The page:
Last week, two fans were given indefinite bans from attending matches by the NRL, after directing abuse at South Sydney star at the end of his team's round-two loss to the Panthers.
Inglis said he was now fine with the matter, but still didn't want to talk publicly about the incident, which he had reported immediately to South Sydney management.
"I'll speak about it when I'm ready," Inglis said on Tuesday. "It's just a very touchy subject - I'll speak when I'm ready to speak about it."
The fans in question will not be able to attend NRL events until after they apologise to Inglis and undertake cultural training.
Last month, the NRL said the approach was a similar tack they had taken with players who had fallen into trouble in recent years.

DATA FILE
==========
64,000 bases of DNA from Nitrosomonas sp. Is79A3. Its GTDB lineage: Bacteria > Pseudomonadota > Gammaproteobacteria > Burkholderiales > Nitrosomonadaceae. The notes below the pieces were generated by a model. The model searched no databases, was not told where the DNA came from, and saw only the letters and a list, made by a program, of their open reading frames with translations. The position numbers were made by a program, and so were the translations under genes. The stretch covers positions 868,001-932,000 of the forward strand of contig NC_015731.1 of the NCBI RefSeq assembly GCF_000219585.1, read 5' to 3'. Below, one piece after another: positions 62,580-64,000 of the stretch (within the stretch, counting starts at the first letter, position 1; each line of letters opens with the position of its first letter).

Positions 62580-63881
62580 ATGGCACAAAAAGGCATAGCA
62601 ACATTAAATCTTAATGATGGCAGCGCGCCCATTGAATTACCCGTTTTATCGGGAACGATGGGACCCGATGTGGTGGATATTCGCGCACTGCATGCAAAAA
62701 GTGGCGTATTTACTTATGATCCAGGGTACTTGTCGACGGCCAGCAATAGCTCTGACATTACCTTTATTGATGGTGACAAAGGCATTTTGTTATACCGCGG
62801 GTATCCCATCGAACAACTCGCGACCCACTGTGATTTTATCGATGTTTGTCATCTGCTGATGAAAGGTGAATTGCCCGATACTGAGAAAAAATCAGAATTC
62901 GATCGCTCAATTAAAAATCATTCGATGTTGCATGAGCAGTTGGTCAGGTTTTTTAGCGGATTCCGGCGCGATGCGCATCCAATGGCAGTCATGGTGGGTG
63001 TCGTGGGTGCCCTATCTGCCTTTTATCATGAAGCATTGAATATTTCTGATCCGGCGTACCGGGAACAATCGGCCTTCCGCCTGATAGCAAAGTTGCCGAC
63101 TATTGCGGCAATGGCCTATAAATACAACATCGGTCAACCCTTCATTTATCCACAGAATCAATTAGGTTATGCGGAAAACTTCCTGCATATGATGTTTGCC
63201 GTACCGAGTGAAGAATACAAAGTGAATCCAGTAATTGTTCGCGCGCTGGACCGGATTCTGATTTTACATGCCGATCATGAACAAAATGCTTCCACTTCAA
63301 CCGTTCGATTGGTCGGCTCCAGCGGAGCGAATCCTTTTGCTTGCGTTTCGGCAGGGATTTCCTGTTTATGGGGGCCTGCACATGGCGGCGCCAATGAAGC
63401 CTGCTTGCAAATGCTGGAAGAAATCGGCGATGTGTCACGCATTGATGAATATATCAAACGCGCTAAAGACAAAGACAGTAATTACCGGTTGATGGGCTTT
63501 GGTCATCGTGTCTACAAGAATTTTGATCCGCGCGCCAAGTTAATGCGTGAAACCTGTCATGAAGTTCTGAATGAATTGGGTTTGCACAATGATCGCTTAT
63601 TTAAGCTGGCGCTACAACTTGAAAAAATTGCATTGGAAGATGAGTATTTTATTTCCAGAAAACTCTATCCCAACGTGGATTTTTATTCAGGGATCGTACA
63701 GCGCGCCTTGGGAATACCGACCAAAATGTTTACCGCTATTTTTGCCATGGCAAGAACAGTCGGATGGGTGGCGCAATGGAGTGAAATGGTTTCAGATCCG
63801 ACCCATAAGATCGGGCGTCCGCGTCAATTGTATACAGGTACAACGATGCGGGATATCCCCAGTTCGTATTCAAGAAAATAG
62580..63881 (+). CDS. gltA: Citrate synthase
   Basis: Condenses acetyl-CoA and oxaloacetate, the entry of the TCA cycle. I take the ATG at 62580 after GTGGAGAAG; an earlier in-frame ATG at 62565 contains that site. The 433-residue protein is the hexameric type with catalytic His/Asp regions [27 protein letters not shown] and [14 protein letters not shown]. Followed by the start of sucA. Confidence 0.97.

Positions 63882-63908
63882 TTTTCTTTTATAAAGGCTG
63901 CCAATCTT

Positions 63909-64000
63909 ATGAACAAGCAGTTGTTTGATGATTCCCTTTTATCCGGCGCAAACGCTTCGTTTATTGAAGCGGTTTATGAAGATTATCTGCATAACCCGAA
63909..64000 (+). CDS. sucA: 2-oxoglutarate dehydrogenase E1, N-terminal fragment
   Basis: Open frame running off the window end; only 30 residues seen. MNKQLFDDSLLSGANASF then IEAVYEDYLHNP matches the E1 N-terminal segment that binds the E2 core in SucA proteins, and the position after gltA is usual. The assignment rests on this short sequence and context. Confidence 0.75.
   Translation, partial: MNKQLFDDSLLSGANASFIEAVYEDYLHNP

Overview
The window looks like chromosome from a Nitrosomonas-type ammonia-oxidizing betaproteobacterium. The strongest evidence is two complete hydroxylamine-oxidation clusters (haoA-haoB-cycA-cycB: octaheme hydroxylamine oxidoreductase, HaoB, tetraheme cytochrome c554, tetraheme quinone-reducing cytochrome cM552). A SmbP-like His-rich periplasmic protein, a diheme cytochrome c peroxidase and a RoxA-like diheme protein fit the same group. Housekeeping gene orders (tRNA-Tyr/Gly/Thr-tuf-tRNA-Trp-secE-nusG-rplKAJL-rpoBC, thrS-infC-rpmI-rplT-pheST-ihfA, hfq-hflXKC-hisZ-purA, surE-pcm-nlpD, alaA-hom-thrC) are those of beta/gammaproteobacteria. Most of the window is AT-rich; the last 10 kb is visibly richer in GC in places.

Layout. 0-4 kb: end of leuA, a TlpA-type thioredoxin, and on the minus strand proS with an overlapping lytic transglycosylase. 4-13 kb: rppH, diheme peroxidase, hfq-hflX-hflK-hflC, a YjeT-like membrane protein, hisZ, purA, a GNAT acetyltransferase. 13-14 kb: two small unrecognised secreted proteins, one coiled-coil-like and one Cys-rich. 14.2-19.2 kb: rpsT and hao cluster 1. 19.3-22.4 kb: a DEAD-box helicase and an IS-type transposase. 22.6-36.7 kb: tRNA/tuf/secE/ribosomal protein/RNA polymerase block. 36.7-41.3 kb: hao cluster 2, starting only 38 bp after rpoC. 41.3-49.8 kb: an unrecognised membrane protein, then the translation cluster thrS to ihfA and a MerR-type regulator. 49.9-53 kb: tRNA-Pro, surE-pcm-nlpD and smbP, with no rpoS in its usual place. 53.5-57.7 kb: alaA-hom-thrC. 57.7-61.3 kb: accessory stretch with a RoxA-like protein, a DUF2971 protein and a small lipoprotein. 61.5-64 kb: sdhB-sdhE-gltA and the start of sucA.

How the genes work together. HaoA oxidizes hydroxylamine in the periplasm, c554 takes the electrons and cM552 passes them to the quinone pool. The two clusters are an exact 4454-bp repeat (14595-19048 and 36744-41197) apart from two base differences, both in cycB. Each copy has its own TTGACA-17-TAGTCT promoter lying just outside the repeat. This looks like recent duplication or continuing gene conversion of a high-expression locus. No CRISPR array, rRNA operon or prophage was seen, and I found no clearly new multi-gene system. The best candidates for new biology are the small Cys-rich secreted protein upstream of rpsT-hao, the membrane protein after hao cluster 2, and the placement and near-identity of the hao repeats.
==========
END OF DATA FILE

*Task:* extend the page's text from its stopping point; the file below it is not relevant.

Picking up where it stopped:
At the time, the incident drew widespread support for Inglis across the NRL, and prompted a quick response from the Panthers, Rabbitohs and NRL integrity unit.
Inglis is seen as one of the leading voices for indigenous players in the game, having accepted his status as a role model within the community.
"It's something you embrace and take on board," Inglis said of his standing in the game.
"It's something that fell in my hands and you roll with it."